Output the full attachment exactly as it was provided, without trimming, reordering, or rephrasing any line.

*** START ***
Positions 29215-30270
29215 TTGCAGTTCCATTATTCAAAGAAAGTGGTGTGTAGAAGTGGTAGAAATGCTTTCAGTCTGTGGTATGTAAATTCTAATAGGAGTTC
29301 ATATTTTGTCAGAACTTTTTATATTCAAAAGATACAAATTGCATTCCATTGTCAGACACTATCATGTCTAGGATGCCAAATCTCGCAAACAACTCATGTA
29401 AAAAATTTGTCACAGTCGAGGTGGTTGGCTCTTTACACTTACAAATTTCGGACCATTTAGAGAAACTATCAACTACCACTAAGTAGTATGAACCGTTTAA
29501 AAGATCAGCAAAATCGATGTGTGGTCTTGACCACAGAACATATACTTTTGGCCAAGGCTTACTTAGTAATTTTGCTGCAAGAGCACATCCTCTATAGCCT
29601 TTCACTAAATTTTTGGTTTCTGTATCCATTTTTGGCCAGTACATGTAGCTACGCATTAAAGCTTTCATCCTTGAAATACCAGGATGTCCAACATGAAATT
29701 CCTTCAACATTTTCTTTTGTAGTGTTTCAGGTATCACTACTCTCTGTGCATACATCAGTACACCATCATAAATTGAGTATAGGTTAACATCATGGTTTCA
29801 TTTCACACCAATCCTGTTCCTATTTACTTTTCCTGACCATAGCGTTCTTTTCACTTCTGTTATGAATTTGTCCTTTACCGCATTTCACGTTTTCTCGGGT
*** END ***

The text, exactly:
Positions 29215-30270
29215 TTGCAGTTCCATTATTCAAAGAAAGTGGTGTGTAGAAGTGGTAGAAATGCTTTCAGTCTGTGGTATGTAAATTCTAATAGGAGTTC
29301 ATATTTTGTCAGAACTTTTTATATTCAAAAGATACAAATTGCATTCCATTGTCAGACACTATCATGTCTAGGATGCCAAATCTCGCAAACAACTCATGTA
29401 AAAAATTTGTCACAGTCGAGGTGGTTGGCTCTTTACACTTACAAATTTCGGACCATTTAGAGAAACTATCAACTACCACTAAGTAGTATGAACCGTTTAA
29501 AAGATCAGCAAAATCGATGTGTGGTCTTGACCACAGAACATATACTTTTGGCCAAGGCTTACTTAGTAATTTTGCTGCAAGAGCACATCCTCTATAGCCT
29601 TTCACTAAATTTTTGGTTTCTGTATCCATTTTTGGCCAGTACATGTAGCTACGCATTAAAGCTTTCATCCTTGAAATACCAGGATGTCCAACATGAAATT
29701 CCTTCAACATTTTCTTTTGTAGTGTTTCAGGTATCACTACTCTCTGTGCATACATCAGTACACCATCATAAATTGAGTATAGGTTAACATCATGGTTTCA
29801 TTTCACACCAATCCTGTTCCTATTTACTTTTCCTGACCATAGCGTTCTTTTCACTTCTGTTATGAATTTGTCCTTTACCGCATTTCACGTTTTCTCGGGT